Have you ever dashed to the keyboard (or grabbed a pen) and words simply flow? Whether writing fiction or nonfiction, don’t you just love your passion pouring out—fast and furious—as words on a page? That’s exactly how you need to write your first draft. Fast. All the way through. Seriously. Hear and believe it, writing a bad first draft is a good thing.
Feeling resistance to the idea of writing a bad first draft?
Resistance is pushing back right now, isn’t it? But, that’s not how I write. But, I get inspiration from reworking my first page 100 times. But, I need to revise to find the depth of my story. But, if I write fast it will turn out to be a big mess. But, but, but…
Okay. Let’s look at it from the other side. You have a BIG IDEA and you write, finding inspiration everywhere. Whoa! Wait. You rework something at the beginning. No, stop. It’s not quite right. Rework again. Stop. You can’t go forward until you get this perfect. Rewrite yet again. Wait, stop. Where do you go from here? Stop. Now what? Wow! You are blessed with another BIG IDEA, and this time, it rocks! You put aside your first BIG IDEA. After all, if it’s a good one, you’ll still be excited about it someday. Right?
Wrong. You are caught in make-it-perfect syndrome, a heinous, soul-sucking, creativity-killing mire. Solution? Write your first draft fast. This is where discovery happens. The surprises, twists and turns, moments of delight, the excitement…in short, the fire. And readers love it when you deliver your heart and soul, your passion on the page.
Remember to write your first draft BAD. I repeat that so often because it’s something every writer knows, yet ignores. Or forgets. Now I have something to add…the first time around, write FAST and BAD. Write with a sense of wild abandon and a sense of freedom allowing you to try things. Doesn’t that sound like fun?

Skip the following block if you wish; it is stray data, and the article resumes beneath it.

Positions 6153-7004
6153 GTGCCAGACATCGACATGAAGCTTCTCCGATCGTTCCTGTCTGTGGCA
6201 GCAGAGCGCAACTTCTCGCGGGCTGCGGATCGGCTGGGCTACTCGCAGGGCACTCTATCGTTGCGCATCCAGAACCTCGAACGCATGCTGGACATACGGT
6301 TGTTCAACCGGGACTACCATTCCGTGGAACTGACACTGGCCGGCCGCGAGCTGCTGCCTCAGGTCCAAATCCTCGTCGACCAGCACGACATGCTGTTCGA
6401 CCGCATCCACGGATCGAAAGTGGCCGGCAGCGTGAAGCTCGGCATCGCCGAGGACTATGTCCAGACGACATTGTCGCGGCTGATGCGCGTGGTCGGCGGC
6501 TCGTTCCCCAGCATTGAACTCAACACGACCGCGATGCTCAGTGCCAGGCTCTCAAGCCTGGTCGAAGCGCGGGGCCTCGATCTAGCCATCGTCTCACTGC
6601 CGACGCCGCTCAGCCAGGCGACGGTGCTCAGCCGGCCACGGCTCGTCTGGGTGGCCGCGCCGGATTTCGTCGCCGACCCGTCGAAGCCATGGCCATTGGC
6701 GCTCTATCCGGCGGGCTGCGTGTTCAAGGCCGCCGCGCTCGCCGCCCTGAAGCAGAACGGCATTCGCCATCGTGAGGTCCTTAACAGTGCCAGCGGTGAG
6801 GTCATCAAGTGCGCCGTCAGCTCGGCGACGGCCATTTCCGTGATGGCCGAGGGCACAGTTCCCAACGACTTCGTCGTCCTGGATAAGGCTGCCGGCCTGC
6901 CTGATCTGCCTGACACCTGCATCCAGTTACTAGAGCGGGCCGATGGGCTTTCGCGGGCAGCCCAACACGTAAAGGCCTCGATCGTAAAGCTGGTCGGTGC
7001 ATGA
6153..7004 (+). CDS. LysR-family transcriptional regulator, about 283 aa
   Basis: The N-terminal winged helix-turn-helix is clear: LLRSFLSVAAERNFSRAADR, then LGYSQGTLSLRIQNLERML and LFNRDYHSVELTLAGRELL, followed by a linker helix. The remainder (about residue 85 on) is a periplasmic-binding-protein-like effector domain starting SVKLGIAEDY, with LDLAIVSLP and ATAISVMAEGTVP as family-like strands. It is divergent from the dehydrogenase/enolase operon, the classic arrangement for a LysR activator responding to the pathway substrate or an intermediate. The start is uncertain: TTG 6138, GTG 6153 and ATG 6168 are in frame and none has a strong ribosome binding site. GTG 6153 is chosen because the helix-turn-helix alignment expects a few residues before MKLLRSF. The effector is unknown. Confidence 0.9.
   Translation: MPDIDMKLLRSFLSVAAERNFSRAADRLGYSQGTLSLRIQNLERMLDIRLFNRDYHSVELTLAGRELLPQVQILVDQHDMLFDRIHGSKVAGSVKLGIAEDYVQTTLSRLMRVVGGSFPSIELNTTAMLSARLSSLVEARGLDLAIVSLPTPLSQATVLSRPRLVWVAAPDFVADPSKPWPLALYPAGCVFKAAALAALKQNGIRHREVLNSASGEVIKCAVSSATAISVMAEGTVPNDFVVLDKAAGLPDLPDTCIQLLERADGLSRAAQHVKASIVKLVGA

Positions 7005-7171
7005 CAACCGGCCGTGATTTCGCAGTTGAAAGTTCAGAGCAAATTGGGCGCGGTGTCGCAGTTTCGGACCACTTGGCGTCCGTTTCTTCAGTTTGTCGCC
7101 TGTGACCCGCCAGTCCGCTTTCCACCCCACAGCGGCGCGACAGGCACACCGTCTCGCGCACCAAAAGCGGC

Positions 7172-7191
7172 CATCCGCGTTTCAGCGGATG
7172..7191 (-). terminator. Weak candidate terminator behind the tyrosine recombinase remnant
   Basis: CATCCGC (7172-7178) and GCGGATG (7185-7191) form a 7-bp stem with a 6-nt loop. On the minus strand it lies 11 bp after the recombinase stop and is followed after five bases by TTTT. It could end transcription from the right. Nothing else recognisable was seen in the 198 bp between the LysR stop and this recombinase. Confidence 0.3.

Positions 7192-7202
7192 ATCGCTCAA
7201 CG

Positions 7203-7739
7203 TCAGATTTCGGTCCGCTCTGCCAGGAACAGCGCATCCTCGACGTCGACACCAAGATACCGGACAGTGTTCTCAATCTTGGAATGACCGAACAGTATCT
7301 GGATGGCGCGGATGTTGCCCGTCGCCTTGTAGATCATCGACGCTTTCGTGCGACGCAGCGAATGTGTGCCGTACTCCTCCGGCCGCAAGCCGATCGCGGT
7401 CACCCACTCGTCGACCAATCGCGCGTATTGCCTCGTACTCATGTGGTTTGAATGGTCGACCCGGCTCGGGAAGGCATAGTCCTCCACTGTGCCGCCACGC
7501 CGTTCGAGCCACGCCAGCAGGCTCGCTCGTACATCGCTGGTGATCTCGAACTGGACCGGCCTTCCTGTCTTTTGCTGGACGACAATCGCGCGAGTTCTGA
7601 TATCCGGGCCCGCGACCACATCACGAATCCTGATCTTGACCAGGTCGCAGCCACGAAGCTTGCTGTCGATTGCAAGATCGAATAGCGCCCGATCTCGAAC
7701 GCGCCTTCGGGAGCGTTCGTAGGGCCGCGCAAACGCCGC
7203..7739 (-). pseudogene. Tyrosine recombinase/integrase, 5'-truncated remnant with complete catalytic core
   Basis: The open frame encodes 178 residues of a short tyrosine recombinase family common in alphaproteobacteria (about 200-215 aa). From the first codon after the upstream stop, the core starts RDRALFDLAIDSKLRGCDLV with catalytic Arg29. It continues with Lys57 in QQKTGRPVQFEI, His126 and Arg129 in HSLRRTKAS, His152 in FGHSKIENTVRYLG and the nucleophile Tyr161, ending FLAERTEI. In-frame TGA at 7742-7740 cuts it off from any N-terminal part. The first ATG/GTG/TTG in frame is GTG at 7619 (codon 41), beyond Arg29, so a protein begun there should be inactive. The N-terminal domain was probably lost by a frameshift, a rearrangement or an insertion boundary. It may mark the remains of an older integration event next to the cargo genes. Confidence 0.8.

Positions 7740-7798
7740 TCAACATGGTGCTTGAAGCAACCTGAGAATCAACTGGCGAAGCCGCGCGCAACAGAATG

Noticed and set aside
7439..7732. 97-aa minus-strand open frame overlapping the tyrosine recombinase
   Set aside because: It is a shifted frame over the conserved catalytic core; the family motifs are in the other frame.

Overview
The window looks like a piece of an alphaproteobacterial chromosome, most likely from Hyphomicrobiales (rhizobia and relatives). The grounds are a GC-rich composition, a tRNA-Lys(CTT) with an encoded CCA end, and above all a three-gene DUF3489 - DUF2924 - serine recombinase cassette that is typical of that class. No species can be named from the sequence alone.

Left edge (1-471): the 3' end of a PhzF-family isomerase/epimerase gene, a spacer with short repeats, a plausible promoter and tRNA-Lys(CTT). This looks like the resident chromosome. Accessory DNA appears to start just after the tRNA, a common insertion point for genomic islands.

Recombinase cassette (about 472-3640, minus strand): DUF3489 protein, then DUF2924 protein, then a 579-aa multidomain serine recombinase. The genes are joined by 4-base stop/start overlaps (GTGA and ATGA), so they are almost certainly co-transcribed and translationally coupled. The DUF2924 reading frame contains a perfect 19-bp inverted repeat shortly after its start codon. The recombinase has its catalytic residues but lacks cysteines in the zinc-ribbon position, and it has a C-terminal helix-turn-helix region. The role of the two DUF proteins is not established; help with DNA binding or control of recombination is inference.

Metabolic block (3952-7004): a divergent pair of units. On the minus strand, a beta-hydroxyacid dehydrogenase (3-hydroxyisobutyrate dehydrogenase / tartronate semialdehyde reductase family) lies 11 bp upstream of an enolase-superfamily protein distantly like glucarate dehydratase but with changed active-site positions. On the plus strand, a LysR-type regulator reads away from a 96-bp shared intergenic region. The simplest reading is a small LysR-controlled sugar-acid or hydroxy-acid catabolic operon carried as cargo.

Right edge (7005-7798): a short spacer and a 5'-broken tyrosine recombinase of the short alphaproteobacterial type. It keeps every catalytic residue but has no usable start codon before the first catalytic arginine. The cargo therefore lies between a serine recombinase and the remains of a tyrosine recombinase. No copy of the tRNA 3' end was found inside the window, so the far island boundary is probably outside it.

Why is writing a bad first draft good?
Your first draft is to discover your characters and find your story, not perfect your writing. Once you are completely finished the revision process begins. You can use the first stage of revision to develop characters even further, fill holes in your writing, add description, subtext, motivations; whatever you feel your first draft is missing. Rewrite massive amounts, if needed. The final stage of revision is to cut away whatever doesn’t add to the story or move it forward.
De-guilt writing a bad first draft.
Yikes! I can feel your panic. Okay, time for a safety net. Go ahead, begin your writing session by revising what you’ve written the day before. Take a step back and re-immerse yourself in your piece. However, limit the cycle that loops you backwards. Revise only once then forge ahead! Once your first draft is complete, you can fix, change, add and delete. Objective revision becomes difficult if you’ve spent hours, days, or months making pages perfect. You will be less apt to toss or rewrite if you’ve spent huge amounts of time perfecting your prose.
I’m about to begin the process of finding the fire for my next project. And then I’m going to write it, FAST. And BAD. I hope you’ll join me and do the same.